Guitar: Why and How to Wrap Strings Around the Tuning Peg

Keeping guitar strings in tune and stable on the instrument is a fairly easy task. 

Mastering the art of getting strings properly wrapped around the tuning pegs is that task. 

And what a difference it can make!

Getting a proper wrap around the tuning pegs will result in strings that are secure on the instrument and improved tuning stability. There are a couple of tried and true ways of doing this, both of which are easy to do and follow best practices for maximum results.

So, let’s wrap our heads around this topic!

What do you mean by wrapping the strings around the tuning post?

What is meant by this is the excess string used as slack in the string-changing process is wrapped around the tuning posts as the string is tightened, like the string on a bobbin. 

A proper wrap around the post will also help tuning stability and string placement on the nut.

Why should you always wrap the strings around the tuners?

Having the correct number of wraps helps lock the string properly around the post. 

When done properly, a couple of wraps above and below the string coming out of the hole in the tuning post will sandwich that bit of string, literally locking it into place.

The proper number of wraps on the string, when done properly, will also help keep the strings properly seated on the nut, particularly with straight headstock designs (such as the majority of Fender guitars, though it can’t hurt with angled Gibson-style headstocks either). 

This, combined with the string trees sometimes found on the higher strings, will ensure a proper break angle over the nut, keeping the string in the nut and preventing it from popping out.

Are the exceptions to this?

The only exception is if you’re using locking tuners

This type of tuner has a screw that secures the string on the post through the hole in the post. 

Because the string is clamped into place, barely any windings are necessary. 

Many players love this tuner style since string changes are a breeze! 

However, it is recommended to leave a touch of slack anyways (maybe 1 cm or so) just to have a bit of a wind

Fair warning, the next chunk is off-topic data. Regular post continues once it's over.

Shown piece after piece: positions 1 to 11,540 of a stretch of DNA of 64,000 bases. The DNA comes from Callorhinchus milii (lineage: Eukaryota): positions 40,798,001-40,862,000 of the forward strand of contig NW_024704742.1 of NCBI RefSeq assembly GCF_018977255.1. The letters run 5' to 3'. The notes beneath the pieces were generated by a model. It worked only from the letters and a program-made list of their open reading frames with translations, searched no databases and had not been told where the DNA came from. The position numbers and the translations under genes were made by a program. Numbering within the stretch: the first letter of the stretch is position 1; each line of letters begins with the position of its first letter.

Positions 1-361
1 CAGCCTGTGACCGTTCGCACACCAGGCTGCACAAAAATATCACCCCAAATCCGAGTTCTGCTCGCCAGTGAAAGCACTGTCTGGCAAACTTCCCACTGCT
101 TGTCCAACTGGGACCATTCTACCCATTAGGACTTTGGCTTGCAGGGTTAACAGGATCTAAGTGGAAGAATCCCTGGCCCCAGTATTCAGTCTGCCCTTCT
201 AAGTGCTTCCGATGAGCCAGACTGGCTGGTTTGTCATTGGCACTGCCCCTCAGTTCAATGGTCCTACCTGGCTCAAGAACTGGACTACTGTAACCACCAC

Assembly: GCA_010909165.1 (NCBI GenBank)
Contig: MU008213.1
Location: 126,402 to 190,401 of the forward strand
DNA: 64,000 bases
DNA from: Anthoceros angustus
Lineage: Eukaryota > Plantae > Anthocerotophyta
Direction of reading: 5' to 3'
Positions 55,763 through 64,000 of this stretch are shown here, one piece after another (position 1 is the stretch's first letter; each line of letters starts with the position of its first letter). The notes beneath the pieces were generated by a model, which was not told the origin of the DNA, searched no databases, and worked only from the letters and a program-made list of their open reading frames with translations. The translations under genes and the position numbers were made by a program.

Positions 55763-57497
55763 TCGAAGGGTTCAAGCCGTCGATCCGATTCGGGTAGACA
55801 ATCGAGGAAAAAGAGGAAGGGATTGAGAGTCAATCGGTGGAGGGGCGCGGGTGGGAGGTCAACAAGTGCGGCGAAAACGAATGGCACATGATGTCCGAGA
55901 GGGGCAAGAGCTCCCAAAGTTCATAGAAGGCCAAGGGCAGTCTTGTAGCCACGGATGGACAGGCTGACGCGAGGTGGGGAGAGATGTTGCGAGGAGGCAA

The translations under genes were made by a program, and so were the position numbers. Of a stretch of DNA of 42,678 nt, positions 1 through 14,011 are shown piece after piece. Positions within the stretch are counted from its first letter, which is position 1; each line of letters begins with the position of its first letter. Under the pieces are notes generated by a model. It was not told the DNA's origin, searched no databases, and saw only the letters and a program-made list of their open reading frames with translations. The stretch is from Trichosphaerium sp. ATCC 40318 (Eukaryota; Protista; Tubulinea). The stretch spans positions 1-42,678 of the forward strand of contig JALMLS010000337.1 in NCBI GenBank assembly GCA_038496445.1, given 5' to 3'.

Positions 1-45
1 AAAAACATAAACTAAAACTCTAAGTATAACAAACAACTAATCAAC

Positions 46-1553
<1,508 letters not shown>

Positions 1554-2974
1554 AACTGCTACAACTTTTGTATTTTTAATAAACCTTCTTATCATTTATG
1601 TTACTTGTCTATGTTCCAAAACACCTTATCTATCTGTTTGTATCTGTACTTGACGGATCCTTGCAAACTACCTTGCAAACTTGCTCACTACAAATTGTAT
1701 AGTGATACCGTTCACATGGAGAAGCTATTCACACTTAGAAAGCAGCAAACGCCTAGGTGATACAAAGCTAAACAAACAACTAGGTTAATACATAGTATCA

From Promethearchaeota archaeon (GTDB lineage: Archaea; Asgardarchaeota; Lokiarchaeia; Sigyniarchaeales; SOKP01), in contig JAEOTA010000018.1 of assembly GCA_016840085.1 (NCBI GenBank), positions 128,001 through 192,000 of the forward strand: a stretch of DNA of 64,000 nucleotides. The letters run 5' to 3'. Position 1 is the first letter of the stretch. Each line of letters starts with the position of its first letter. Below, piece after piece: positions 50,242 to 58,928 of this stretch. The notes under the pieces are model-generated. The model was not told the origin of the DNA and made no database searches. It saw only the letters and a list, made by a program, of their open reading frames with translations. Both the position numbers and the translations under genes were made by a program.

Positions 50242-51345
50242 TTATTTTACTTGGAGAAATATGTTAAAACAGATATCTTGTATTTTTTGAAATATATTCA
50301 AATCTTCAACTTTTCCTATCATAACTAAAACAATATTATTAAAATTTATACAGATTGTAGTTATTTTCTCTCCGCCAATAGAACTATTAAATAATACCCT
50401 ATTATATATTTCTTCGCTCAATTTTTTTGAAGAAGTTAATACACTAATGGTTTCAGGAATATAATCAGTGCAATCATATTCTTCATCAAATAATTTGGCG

These tuners also tend to have smaller posts, helping with the string break angle issue when the string passes over the nut.

What would happen if you don’t wrap your strings around the post?

Without the proper number of wraps, you can risk having the string pop out of the post. 

You do need that slacked string wrapped on the post to help lock the string properly in place. Without it, you mind find yourself dodging a flying string while playing

Too few wraps on a straight headstock may also allow the string to pop out of the nut while playing. 

Those wraps help pull the string down at the proper break angle over the nut so that the string is secure. 

If not, you may find a string flopping around your neck while playing; a most disagreeable situation

How to wrap guitar strings around the tuning pegs?

First, let’s talk about the amount of slack you need. 

This is the extra string length you need to ensure that you have enough to wrap around the post.

 Two good ways to measure are to either:

  1. Add two tuning posts of string length as slack (where you pass the string through the post, run the extra length to a distance of two tuning posts, run that slack back through the post, and start winding); or 
  2. Place your hand perpendicular to the neck at the 14th fret, run the string over your hand and into the post, and start winding from there (just take your hand out first). Both will ensure that you have enough slack.

There are also two main ways to wrap the string around the post: 

  1. Wind the string and pass the slack piece under the string for the first wind, then over for the rest, making sure that the wraps consistently go underneath each other. This will create that sandwich that holds the string in place; or 
  2. Take the slack piece of the string, wrap it clockwise under the post and pass it over the main part of the string (or counterclockwise if you’re on the treble side of a 3-3 headstock), then start winding, with the string going over the slack piece and the first little wrap, then underneath for the rest. This extra move will further lock the string into place since the wraps go directly over the slack piece.

How many windings are enough?

The consensus is between two and four, however, a minimum of 3 is recommended to secure that string into place. 

Also, we wouldn’t go more than 5 wraps around the post (and maybe 4 for the lower-pitched strings, since the windings on the string make them thicker.)

Are more windings better?

Yep! Too many wraps can affect tuning stability. 

The string can shift around over the windings, throwing your guitar out in the process.

So try both methods and see what works best for you!

Once you’ve mastered it, changing strings will be a breeze, and you’ll know that your guitar will play its best!